One has the impression, however, that the majority in Hirst would still have been prepared to find that the blanket ban on prisoner voting was ‘manifestly without reasonable foundation’, even if it had been the product of a full debate by a domestic Parliament. The judgment was not clear, and the Court should be criticised for this (as well as further confusion caused by cases such as Frodl), but the majority view appeared to be that the right to vote was just that, a right, and should not be taken away without good justification. The gist of ruling (very simplified here, of course) was that one should not disenfranchise someone purely because they are a prisoner and because this is what public opinion wants.
The effect of outrage
A recurring theme of MPs speeches in February 2011, however, was that constituents would be outraged if prisoners got the vote. The main reason put forward for the loss of vote was that prisoners had broken a social contract with society, and so should be punished by the loss of certain rights, including voting rights. The right to vote was a privilege or a civic right, not a human right. No further justification for the loss of the vote was necessary.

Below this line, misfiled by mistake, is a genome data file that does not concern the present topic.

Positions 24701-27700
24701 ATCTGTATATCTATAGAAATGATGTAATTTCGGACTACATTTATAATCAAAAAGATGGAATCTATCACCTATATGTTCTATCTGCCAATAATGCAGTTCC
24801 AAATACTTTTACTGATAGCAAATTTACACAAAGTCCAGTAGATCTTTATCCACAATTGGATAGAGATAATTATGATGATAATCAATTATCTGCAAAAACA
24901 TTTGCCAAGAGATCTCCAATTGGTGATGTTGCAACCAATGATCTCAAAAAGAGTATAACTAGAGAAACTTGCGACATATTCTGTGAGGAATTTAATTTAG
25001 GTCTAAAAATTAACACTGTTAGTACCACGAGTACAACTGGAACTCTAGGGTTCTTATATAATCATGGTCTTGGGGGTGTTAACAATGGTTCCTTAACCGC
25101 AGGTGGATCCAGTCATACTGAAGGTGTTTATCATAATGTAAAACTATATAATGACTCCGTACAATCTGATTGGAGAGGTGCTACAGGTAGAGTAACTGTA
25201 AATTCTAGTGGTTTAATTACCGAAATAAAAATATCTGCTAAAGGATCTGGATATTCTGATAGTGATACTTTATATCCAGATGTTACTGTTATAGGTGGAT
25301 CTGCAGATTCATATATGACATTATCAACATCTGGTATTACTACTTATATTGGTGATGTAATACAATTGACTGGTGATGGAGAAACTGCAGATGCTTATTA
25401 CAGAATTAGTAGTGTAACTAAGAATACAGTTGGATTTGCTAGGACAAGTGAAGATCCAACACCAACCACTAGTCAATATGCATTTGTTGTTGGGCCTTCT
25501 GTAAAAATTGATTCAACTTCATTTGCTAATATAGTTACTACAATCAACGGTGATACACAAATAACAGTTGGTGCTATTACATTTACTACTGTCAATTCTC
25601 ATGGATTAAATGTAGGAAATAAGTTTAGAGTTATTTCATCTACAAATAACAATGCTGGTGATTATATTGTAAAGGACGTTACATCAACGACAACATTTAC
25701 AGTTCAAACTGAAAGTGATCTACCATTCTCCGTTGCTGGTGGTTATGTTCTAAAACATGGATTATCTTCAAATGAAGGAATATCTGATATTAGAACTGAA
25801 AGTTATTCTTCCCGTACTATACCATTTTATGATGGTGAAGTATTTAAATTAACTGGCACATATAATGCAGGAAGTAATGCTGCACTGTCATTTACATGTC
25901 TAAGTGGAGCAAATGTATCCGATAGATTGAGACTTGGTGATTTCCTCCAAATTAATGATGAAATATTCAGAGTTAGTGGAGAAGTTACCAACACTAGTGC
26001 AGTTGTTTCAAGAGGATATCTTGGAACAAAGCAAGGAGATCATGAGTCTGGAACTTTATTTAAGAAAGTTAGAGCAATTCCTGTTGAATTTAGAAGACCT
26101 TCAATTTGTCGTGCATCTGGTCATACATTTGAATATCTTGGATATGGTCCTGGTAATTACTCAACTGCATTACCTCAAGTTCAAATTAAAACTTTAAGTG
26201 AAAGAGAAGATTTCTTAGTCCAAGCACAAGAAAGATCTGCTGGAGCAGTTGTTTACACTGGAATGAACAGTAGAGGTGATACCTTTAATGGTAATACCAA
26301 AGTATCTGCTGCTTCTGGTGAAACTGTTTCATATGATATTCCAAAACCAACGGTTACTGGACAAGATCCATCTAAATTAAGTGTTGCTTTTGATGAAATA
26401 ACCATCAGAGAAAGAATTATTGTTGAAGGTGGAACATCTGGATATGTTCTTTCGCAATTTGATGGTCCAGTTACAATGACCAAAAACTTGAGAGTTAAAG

As suggested, Strasbourg saw it very differently – it required justification for the loss of a right and, from its point of departure, might the law be viewed a ‘manifestly without reasonable foundation’?
The Grand Chamber of the European Court of Human Rights will hear the Scoppola case on 2 November 2011. The hearing will be webcast from the Court’s site.
Dr Ed Bates, Senior Lecturer in Law, University of Southampton. Author of ‘The Evolution of the European Convention on Human Rights’, Oxford University Press, 2010.